Ikkō Narahara

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Ikkō Narahara[1] (奈良原 一高 Narahara Ikkō?, born November 3, 1931) is a Japanese photographer. Born in Fukuoka, Narahara studied law at Chuo University (graduating in 1954) and, influenced by statues of Buddha at Nara, art history at the graduate school of Waseda University, from which he received an MA in 1959.

Career[edit]

He had his first solo exhibition, Ningen no tochi (Human land), at the Matsushima Gallery (Ginza) in 1956. In this Narahara showed Kurokamimura, a village on Sakurajima. The exhibition brought instant renown. In his second exhibition, "Domains", at the Fuji Photo Salon in 1958, he showed a Trappist monastery in Tobetsu (Hokkaidō), and a women's prison in Wakayama.

In the meantime, Narahara had shown his works in the first (1957) of three exhibitions titled The Eyes of Ten; exhibited in all three, and went on to co-found the short-lived Vivo collective. In 1962-5 he stayed in Paris, and after a time in Tokyo, from 1970-74 in New York. During this time he took part in a class by the American photographer Diane Arbus. He recorded Arbus' speech during these classes. These recordings would become an interesting document of the artist's statements about her own work shortly before she committed suicide. Narahara's work often depicts isolated communities and extreme conditions. He makes much use of wide-angle lenses, even hemispherical-coverage ("circular") fisheye lenses.

In 1967 Narahara won the Photographer of the Year Award from the Japan Photo Critics Association. He has won numerous other prizes. From 1999 to 2005, Narahara was a professor at the Graduate School of Kyushu Sangyo University (Fukuoka).

Works by Narahara[edit]

Booklength collections[edit]

  • Yōroppa: seishi shita jikan (ヨーロッパ・静止した時間, Where time has stopped). Kajima, 1967.
  • Supēn: Idai naru gogo (スペーン・偉大なる午後) España: Grand tarde, Fiesta, Vaya con Dios. Tokyo: Kyūryūdō, 1969.
  • Japanesuku (ジャパネスク, Japanesque). Tokyo: Mainichi Shinbun-sha, 1970.
  • Ōkoku (王国) / Man and his land. Tokyo: Chūōkoronsha, 1971.
  • Shōmetsu shita jikan (消滅した時間) / Where time has vanished. Tokyo: Asahi Shinbun-sha, 1975.
  • Seven From Ikko. Tokyo : Unac, 1976.
  • Ōkoku: Chinmoku no sono, kabe no naka (王国:沈黙の園・壁の中). Tokyo: Asahi Sonorama, 1978.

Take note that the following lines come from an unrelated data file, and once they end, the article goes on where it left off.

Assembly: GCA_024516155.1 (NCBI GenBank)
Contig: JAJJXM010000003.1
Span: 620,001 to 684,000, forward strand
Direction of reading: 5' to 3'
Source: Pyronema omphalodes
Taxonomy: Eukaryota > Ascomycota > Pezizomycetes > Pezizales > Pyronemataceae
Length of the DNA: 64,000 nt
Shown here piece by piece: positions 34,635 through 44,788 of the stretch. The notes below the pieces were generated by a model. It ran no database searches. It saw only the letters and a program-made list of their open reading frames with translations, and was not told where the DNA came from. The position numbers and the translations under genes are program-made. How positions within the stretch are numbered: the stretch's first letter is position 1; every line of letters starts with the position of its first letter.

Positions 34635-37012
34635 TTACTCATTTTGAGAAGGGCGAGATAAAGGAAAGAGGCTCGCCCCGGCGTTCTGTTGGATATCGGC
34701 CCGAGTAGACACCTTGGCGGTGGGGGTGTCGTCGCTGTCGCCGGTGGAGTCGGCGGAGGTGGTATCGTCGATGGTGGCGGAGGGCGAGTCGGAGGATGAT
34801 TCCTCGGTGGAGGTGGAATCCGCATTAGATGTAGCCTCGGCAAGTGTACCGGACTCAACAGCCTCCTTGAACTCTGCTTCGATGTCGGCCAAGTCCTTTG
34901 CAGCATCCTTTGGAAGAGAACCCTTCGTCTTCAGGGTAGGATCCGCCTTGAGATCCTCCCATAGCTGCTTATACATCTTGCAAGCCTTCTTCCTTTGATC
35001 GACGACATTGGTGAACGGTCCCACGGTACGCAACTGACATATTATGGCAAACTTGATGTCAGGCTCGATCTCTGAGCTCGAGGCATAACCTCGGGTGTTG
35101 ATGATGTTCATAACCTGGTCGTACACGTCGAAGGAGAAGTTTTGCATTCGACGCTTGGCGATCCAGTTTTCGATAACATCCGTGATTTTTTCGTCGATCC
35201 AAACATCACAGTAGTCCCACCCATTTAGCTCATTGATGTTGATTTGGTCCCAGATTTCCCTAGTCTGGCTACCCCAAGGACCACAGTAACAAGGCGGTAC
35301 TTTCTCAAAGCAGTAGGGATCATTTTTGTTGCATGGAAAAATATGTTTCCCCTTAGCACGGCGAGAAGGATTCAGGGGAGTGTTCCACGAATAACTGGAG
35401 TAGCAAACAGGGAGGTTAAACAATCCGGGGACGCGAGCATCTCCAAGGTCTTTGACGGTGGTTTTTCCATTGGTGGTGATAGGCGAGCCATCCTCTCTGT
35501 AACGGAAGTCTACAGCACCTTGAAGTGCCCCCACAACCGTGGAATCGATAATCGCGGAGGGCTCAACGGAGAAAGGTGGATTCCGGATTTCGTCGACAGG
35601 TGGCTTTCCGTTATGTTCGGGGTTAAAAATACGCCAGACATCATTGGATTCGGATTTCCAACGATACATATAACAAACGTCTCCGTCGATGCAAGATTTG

• Chikakute haruka na tabi (近くて遥かな旅). Tokyo: Shūeisha, 1979.
  • Hikari no kairō: San Maruko (光の回廊:サン・マルコ, Arcade of light: Piazza San Marco). Tokyo: Unac, 1981.
  • Shashin no jikan (写真の時間). Tokyo: Kōsakusha, 1981. With Seigow Matsuoka (松岡正剛).
  • Narahara Ikkō (奈良原一高, Ikkō Narahara). Shōwa shashin zenshigoto 9. Tokyo: Asahi Shinbun-sha, 1983.
  • Venetsia no yoru (ヴェネツィアの夜) / Venice: Nightscapes. Tokyo: Iwanami, 1985. ISBN 4-00-008027-X. Most of the text is in Japanese only, but the captions and an essay by Narahara are in English as well as Japanese.
  • Shōzō no fūkei (肖像の風景). Tokyo: Shinchōsha, 1985. ISBN 4-10-357501-8.
  • Ningen no tochi (人間の土地), Human land. Tokyo: Libroport, 1987.
  • Hoshi no kioku (星の記憶, The memory of stars). Tokyo: Parco, 1987.
  • Venetsia no hikari (ヴェネツィアの光) / Venetian Light. Tokyo: Ryūkō Tsūshin, 1985. ISBN 4-947551-93-3.
  • Burōdowei (ブロードウェイ) / Broadway. Tokyo: Creo, 1991. ISBN 4-906371-05-1.
  • Dyushan dai-garasu to Takiguchi Shūzō shigā bokkusu (デュシャン大ガラスと瀧口修造シガー・ボックス) / Marcel Duchamp large glass with Shuzo Takiguchi cigar box. Tokyo: Misuzu, 1992. ISBN 4-622-04242-8.
  • () / Emptiness. Tokyo: Libroport, 1994. ISBN 4-8457-0898-1.
  • Takemitsu, Tōru and Giovanni Chiaramonte. Ikko Narahara: Japanesque. Milan: Motta, 1994. ISBN 88-7179-087-1. In Italian
  • Revised and augmented edition: Tokyo: Creo, 1995. ISBN 4-906371-20-5
  • Tokyo, the '50s. Tokyo: Mole, 1996. ISBN 4-938628-21-X.
  • Narahara Ikkō (奈良原一高, Ikkō Narahara). Tokyo: Iwanami, 1997.
  • Poketto Tōkyō (ポケット東京) / Pocket Tokyo. Tokyo: Creo, 1997. ISBN 4-87736-010-7.
  • Ten () / Heaven. Tokyo: Creo, 2002. ISBN 4-87736-078-6
  • Mukokuseki-chi (無国籍地) / Stateless Land: 1954. Tokyo: Creo, 2004. ISBN 4-87736-097-2.
  • Jikū no kagami (時空の鏡) / Mirror of space and time. Tokyo: Shinchōsha, 2004. ISBN 4-10-357502-6.
  • En () / En: Circular vision. Tokyo: Creo, 2004. ISBN 4-87736-102-2.

Other books with work by Narahara[edit]

Notes[edit]

  1. ^ Sometimes "Ikko Narahara" or simply "Ikko".

Sources[edit]

  • Tucker, Anne Wilkes, et al. The History of Japanese Photography. New Haven: Yale University Press, 2003. ISBN 0-300-09925-8.

External links[edit]